A Good Crust

Teff Poolish Bread with a good crust

Call me shallow, but I do judge books by their covers, and breads by their crusts. For most of the hearth loaves I bake, I’m looking for a gorgeously brown, thin, crisp crust that “sings” when it comes out of the oven and shatters under the knife on the cutting board. I don’t always get it, but here are some things that help:

  • Steam the oven, but not too much. Steam promotes a rich, lustrous crust color and good volume, but too much makes the crust chewy rather than crisp, and makes your loaves look like they’ve been dipped in shellac. Some ovens hold steam better than others, so experiment with steaming methods, how much water you need to use, and when to open the oven door to vent the steam, to determine what’s best for you.
  • Don’t underbake. The baking times in recipes are guidelines. If your crust is too pale after the recommended baking time, bake it longer, to the darkness you like. It’s hard to overbake bread.

Norwich Sourdough

  • Experiment with oven temperature. Again, the temperatures in recipes are guidelines. When I moved to my current home several months ago, I found that my results in my new oven are better with temperatures about 25 degrees above what I used in my old oven, even though my oven thermometer indicates that both ovens heat true to the set temperature. Go figure. I just know it works, so I do it. (That’s Baking Rule #1, by the way.)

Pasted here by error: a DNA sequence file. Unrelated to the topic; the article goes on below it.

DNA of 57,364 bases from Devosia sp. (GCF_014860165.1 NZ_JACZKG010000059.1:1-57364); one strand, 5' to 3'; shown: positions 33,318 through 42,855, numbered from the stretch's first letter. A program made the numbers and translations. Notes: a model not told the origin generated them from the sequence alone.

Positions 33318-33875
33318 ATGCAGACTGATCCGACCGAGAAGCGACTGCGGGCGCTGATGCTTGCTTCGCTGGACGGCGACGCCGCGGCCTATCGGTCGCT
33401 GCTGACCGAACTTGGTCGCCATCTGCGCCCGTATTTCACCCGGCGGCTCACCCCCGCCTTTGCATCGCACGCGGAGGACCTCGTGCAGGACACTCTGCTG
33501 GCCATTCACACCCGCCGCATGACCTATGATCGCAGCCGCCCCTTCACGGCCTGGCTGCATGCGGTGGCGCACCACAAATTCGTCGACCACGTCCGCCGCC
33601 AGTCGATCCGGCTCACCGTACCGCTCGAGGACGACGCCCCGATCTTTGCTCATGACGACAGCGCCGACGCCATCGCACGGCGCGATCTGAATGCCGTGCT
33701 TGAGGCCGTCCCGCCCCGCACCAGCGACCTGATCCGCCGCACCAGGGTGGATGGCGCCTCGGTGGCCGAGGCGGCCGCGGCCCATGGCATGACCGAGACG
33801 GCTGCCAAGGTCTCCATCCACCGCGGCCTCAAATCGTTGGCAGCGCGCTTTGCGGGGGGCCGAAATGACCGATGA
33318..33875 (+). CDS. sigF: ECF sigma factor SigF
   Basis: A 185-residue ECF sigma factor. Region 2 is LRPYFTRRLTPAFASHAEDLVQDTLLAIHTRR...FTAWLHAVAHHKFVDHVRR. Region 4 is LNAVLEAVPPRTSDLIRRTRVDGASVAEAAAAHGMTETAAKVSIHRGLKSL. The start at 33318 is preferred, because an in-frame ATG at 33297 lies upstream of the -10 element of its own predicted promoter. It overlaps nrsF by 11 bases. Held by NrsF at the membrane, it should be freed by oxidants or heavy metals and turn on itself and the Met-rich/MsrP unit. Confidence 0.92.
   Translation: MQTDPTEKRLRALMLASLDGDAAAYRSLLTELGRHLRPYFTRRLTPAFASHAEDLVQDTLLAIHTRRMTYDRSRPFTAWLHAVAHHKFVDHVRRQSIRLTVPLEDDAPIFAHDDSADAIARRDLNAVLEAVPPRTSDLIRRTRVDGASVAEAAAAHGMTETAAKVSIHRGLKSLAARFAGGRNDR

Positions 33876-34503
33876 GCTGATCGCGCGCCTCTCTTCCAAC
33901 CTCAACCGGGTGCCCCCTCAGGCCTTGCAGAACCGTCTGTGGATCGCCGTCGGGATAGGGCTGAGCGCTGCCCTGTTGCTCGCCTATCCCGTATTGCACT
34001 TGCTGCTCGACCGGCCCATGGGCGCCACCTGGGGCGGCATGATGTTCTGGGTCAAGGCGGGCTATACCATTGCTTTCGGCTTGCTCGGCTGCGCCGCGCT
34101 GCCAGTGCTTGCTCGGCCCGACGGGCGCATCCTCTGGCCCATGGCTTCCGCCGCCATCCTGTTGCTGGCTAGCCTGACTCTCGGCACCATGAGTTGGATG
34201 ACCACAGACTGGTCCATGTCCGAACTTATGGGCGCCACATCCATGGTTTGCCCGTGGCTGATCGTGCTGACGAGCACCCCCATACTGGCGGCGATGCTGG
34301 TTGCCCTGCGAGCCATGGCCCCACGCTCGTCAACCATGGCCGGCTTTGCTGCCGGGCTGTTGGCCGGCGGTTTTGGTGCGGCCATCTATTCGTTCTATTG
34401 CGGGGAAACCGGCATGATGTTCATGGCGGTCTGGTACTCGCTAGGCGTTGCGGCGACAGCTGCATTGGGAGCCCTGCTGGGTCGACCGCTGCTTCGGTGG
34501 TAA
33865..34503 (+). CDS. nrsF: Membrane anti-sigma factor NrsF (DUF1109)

• Don’t overferment the dough. If the dough ferments too long, the yeast will consume all the sugars that would otherwise contribute to crust color, and the crust will be pale.


Royal Crown Tortano

  • A small amount of diastatic malt in the dough helps promote crust color by increasing the conversion of starch into sugar.
  • Skip the fat and sugar. These work to make the crust soft. Sometimes this is what you want (think pan-baked sandwich breads), but lean doughs work better for crusty hearth loaves.


Roasted Potato Bread

  • At the end of the bake, leave the loaves in the oven with the door ajar (propped open a bit with a wooden spoon). The drives off excess moisture.